7:00AM TEASER:JULIE CHEN: And another superstar edition, Bill Maher.7:38AM TEASER:MAGGIE RODRIGUEZ: We got a lot of stars on here this morning. Bill Maher's coming in to talk about his new movie, which is controversial, as you would expect from Bill Maher.8:01AM TEASER:CHEN: Also, the man who preaches the gospel of doubt is here. We're going to talk religion and politics with comedian Bill Maher.8:30AM TEASER:RODRIGUEZ: And we're going to get a little politically incorrect with comedian Bill Maher. He's going to talk politics, Palin, and religion, which is the topic of his new movie. You know, it's like anything goes when Bill's here. CHEN: Absolutely.RODRIGUEZ: Can't wait for that. 8:40AM SEGMENT: HARRY SMITH: Bill Maher, host of 'Real Time With Bill Maher,' is tackling an often taboo subject, organized religion. This time, in his new movie 'Religulous.' BILL MAHER: Who are you Biblically?UNIDENTIFIED MAN: I am Jesus Christ man, the second coming of Christ, I am.MAHER: Not just because you have -- you share the name Jesus?MAN: No, not because of that, no. MAHER: Because you also share the name Miranda, maybe you're Carmen Miranda. You may be the second coming of her. You should have fruit on your head, instead of fruit in your head.SMITH: Bill Maher is with us this morning. Where did you find that guy? MAHER: We found that guy in Miami, where he preaches. He claims to have thousands, hundreds of thousands of followers. He probably does.SMITH: Yeah? MAHER: I mean, he proves that it's just way too easy to start a religion.SMITH: There you go. I wanted to talk about your background first.MAHER: Sure.SMITH: Right, because your mother was Jewish, your father was Catholic. MAHER: Yeah.SMITH: You were raised Catholic?MAHER: Yes.SMITH: Until 13 years old? MAHER: Well, yes. That's about when my father quit. You know, I did an interview with my mother and my sister, it is in the movie. My mother gets me my first laughs and it was great to see it finally in front of an audience in a theater. And, you know, there she is. She didn't want to do it. She was 88 years old.SMITH: Right.MAHER: And -- but she did it for me and I wanted to ask her on camera, I had never asked her these questions. SMITH: Sure. MAHER: Which was how come I didn't find out till I was 13 that I was half Jewish? They never said anything to me. My sister, my father, and I went to church every Sunday and catechism, the kids went, and my mother never went. And I never -- you know when something is a routine from the time you're an infant, you don't question it. So I wanted to ask my mother that and I also wanted to ask her 'why did you stop going? Why did Dad stop going to church at 13?' And she blew me away with the answer, which was that the church outlawed birth control and, of course, I thought well, my parents had sex twice like every parent, you know, for my sister and me and that was it.SMITH: In their entire history, right.MAHER: Why would that be something that would involve them? So it was interesting. And she really kicks off the movie and sets it in a setting, in a place where people can relate to it, even though I had kind of a weird upbringing, you know, as she says, you know, every family is dysfunctional.SMITH: And there were -- therein lies the seeds of doubt, which is really your motivation in this entire movie, you're just trying to-MAHER: Well, my motivation is to make people laugh. I mean, religion to me is a giant elephant in the room of comic gold because, you know, we're talking about garden with a talking snake. If you can't find humor there. People are just used to it, that's why they don't laugh at it. So it's a very funny movie. It's a comedy. It's not really a documentary but, yes, I also think there's an important point to be made and that does have to do with doubt. SMITH: Right.MAHER: I don't like the word atheist because to me it mirrors the certainty of religion. I preach the gospel of I don't know. And I think, you know, people have had so many religious movies, they've had the 'Passion of the Christ' and they've had 'The Robe' and 'The Ten Commandments.' Isn't there time for one for the tens of millions of people who are rationalists, who think like I do, and who are afraid that the Sarah Palins of the world are going to be taking over? We've had eight years of George Bush and a faith-based administration. We can't afford another. SMITH: Here's the thing that was an underlying thought. And this -- a serious thought, I thought. In the movie was you wish that Christians were more -- if they were really going to be Christians, would be more Christ-like? MAHER: Don't we all? I think everybody -- I mean, that's something I don't think is even controversial that the message of Jesus, which is very good. It's about love and, you know, forgiveness. It's certainly not about shooting wolves from an airplane. That gets lost with all the nonsense and the bells and whistles. SMITH: [Loud Laughter] There you go. Bill Maher, thank you so much. .'Religulous' is the movie. MAHER: 'Religulous.' SMITH: There you go.MAHER: I know, it's a hard word. SMITH: Yeah it is.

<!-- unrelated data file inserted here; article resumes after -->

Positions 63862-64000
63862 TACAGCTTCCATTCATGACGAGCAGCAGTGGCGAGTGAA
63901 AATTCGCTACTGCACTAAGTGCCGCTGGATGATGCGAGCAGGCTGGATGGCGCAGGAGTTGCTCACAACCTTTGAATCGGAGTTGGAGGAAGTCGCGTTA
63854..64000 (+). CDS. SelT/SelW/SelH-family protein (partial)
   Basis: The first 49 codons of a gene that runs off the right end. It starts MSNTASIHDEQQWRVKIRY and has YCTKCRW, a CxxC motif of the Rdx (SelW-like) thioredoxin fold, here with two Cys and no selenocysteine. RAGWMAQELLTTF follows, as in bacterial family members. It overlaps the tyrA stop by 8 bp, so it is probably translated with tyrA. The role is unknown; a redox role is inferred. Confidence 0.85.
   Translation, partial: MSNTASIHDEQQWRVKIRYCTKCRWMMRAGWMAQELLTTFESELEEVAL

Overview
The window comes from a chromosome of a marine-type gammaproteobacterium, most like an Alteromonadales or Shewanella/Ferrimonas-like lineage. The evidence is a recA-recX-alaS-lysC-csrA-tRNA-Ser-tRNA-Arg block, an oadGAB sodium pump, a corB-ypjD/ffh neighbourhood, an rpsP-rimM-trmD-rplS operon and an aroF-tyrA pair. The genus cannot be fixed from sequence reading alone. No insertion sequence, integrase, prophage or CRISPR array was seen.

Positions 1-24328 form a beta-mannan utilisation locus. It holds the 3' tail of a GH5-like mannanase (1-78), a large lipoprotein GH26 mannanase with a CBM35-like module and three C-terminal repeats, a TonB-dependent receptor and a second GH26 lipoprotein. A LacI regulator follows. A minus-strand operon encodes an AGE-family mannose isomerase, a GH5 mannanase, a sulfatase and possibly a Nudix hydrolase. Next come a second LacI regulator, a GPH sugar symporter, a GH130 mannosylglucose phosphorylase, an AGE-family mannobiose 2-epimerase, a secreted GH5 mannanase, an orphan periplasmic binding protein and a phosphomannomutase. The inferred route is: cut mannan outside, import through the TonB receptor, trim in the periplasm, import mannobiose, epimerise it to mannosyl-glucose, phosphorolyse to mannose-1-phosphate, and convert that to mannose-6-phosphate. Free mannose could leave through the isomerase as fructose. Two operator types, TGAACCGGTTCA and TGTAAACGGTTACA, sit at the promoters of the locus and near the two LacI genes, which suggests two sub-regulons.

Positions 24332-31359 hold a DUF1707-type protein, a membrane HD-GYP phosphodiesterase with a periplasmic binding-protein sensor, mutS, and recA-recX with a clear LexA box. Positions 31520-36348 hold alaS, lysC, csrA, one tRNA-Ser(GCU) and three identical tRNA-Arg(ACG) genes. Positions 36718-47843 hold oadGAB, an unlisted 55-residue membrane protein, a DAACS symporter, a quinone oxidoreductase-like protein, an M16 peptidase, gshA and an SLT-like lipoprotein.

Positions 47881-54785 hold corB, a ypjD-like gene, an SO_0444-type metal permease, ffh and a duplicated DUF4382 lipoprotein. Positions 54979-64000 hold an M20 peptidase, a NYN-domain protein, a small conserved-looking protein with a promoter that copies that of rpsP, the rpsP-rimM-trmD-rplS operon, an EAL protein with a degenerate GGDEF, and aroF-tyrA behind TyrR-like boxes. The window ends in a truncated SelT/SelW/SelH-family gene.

Kyle Drennen
Kyle Drennen
Kyle Drennen is a News Analyst for MRC